How to Write an Essay/Five Point Essay

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The Five point (also known as five paragraph) essay is simply that—an, essay which completes its goal (defending its thesis) in five points. It is one of the easiest essays to utilize, though quite difficult to master, and so appears often in timed writing assignments. An essay may serve any of several functions—from conveying a general thought to elucidating on a particular topic—however, it should always move the reader in some way, particularly in persuasive essays.

Introduction[edit | edit source]

Start the introductory paragraph off broad. Be creative here. Get the reader interested. Quotes work well, be sure not to be cliché however, as the reader will become disinterested if they feel they already know the topic well enough. Different essays will require different sorts of introductory paragraphs, but most of the time, have a general statement, list your key points, then your thesis statement. Your thesis will almost always comes at the end of your introductory paragraph, and some people will tell you that it always should. In general, one may visualize a basic introductory paragraph as an upside down triangle, moving from the most general topic (the inverted base), to the pointed thesis at the bottom.

Summarize Argument[edit | edit source]

You should sum up all the arguments you have given

Argue Your Position[edit | edit source]

Make good arguments. Don't make bad arguments. Make attractive arguments. There are two routes to persuasion - the direct and peripheral route. The direct route uses concrete ideas. That is: X is true because of A, B, and C. A, B, and C should be logical and convincing. You should cite your sources. Go check out the APA style guide and the MLA style guide to see how you should format your reference list. The peripheral route relies on cues outside of one's conscious awareness to make an argument. The peripheral route relies on emotion to get the point across. Psychology has done research that shows attractive people have an easier time persuading others of their viewpoints, so make your essay attractive. Make your final product look professional, and make your writing to the point and verbose, but do not be overly wordy.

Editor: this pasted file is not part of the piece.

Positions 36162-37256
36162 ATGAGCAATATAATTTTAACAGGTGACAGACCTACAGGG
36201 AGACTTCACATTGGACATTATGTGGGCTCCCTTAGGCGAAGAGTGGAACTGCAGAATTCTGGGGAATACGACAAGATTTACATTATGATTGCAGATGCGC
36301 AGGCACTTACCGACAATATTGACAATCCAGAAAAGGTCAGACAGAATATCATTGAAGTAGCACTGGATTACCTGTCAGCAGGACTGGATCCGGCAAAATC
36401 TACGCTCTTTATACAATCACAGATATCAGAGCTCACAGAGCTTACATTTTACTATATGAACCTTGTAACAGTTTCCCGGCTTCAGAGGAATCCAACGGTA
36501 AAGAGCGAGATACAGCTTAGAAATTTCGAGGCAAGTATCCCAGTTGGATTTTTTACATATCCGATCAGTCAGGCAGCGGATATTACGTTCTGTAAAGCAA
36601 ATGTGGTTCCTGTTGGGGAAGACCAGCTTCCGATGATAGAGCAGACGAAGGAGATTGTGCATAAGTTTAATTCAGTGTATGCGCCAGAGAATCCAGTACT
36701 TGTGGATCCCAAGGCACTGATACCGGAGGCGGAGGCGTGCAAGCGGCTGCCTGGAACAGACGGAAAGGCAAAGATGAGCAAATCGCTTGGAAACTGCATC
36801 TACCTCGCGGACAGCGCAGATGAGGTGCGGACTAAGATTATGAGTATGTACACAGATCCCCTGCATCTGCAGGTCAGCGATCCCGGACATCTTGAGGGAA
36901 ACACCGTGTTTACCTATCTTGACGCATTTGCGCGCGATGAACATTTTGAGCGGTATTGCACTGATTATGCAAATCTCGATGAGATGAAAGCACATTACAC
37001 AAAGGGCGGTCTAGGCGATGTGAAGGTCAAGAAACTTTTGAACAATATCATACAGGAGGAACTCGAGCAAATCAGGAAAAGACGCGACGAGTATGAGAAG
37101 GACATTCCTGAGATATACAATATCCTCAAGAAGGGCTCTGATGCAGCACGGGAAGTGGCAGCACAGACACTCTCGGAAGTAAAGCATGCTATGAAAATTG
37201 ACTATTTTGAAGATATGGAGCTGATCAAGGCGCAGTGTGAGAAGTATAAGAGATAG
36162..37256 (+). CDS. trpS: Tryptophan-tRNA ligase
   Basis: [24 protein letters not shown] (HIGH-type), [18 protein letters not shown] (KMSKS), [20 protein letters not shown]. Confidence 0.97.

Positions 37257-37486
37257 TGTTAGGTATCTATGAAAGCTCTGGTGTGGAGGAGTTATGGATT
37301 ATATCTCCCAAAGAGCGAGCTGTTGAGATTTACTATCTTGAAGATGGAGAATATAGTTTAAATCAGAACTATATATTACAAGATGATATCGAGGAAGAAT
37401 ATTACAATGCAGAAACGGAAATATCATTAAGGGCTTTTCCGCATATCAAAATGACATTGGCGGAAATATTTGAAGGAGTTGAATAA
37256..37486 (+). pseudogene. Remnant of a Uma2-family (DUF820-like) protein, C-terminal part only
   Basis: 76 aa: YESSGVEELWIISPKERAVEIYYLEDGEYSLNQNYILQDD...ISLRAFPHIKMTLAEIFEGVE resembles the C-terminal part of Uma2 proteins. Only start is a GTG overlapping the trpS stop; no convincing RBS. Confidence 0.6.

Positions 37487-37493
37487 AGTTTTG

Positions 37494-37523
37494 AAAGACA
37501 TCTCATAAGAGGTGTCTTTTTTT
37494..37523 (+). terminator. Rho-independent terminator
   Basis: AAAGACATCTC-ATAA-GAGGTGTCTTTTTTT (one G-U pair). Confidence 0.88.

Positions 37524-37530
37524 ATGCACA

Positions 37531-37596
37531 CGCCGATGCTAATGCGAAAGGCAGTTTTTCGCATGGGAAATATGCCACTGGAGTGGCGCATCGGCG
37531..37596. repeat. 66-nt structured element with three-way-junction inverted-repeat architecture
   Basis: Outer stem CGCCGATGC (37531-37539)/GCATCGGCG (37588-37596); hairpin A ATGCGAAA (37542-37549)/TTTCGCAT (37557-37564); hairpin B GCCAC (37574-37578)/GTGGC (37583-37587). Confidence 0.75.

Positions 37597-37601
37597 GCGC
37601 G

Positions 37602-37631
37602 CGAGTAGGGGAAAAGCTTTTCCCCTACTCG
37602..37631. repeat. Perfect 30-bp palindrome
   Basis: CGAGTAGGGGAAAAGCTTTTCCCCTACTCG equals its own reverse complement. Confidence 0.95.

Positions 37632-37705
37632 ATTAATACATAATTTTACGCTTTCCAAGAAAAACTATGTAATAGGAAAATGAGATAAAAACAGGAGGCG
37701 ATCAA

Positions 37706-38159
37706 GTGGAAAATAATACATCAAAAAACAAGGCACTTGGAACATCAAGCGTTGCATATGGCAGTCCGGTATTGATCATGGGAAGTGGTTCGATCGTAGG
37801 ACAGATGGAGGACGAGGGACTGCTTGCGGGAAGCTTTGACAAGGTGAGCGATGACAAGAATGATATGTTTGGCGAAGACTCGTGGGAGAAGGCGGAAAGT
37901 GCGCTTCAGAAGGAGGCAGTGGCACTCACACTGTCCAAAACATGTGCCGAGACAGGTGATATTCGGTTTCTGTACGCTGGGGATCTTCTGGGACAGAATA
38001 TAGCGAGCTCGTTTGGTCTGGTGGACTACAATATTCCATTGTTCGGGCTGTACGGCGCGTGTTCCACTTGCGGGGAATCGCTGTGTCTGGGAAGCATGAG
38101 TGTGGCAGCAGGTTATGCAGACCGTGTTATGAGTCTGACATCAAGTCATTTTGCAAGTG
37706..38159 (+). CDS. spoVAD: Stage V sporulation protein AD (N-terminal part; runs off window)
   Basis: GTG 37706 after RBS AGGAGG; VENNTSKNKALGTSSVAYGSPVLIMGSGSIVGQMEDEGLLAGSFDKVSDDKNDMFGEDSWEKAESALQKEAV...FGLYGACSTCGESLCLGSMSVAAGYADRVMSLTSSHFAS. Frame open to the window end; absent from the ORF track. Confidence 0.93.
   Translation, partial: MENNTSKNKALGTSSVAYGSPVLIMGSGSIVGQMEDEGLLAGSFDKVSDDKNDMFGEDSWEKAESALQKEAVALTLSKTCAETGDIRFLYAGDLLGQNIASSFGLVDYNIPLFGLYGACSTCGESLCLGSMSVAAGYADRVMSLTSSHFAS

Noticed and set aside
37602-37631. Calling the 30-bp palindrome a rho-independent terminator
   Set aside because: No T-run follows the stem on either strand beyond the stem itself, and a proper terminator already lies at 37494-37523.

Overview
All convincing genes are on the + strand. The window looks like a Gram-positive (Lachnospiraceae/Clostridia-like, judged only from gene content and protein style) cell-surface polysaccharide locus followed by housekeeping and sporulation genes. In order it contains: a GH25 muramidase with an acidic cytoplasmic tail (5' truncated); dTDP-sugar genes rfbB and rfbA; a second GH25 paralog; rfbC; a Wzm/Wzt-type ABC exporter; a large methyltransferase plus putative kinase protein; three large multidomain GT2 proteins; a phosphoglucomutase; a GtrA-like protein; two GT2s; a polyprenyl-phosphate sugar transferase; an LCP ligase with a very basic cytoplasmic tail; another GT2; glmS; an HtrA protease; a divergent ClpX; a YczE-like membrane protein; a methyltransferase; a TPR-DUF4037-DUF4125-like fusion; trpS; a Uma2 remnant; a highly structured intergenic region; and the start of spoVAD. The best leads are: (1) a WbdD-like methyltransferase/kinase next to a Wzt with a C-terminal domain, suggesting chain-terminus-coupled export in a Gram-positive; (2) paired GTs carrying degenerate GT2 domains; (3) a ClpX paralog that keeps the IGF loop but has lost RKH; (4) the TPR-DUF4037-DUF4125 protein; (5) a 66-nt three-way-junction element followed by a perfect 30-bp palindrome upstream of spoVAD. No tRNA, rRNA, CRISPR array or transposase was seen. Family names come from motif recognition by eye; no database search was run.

Other perspectives talk of logos, pathos, and ethos with respect to arguing your position. Logos is the logical aspects to an argument. Pathos the term for an argument based on emotion. Ethos is an argument based on trust. You want to establish trust with your reader. You want to make logical arguments that make sense, and you want to make the person reading your argument feel a certain way.

For example, an argument based on logic would be, we should abolish the death penalty because it will save money and lives. An argument based on ethos would be: I'm an expert on the death penalty, I have a PhD. in economics from Stanford, and after studying the topic for many years we have found that by abolishing the death penalty we could save 14 million a year due to fewer legal costs. An argument based on pathos would be, we should have the death penalty because of the evil acts people have committed, or my husband was brutally murdered and wouldn't you want justice for someone if they murdered your spouse?

Use good logic, establish trust, and make your arguments feel good and look pretty. Also, write more succinctly and cleanly than the preceding three paragraphs. Don't use apostrophes, or the words: good, or pretty.

Counter Argument And Response[edit | edit source]

In this paragraph bring up a counter argument to your position. Then invalidate this argument.

Conclusion[edit | edit source]

In your concluding paragraph, start specific and end broad. Use the first sentence to reiterate your thesis in some way. Next you could summarize your arguments using different wording. Vary the depth of what you write depending on the length of the essay. For a long essay you could be more specific and flowery, for a short essay, be to the point. Maybe you could add a little something to bolster or reinforce your arguments, but don't bring up material that diverges too radically from what you just wrote. If you do, you run the risk of confusing the reader, or seeming too diffuse in your writing. After this, you could write about the broad implications of what you just wrote about. Finally you could cap it off by quite briefly reiterating your argument and making a general statement or quote that will make your reader think and then you are done.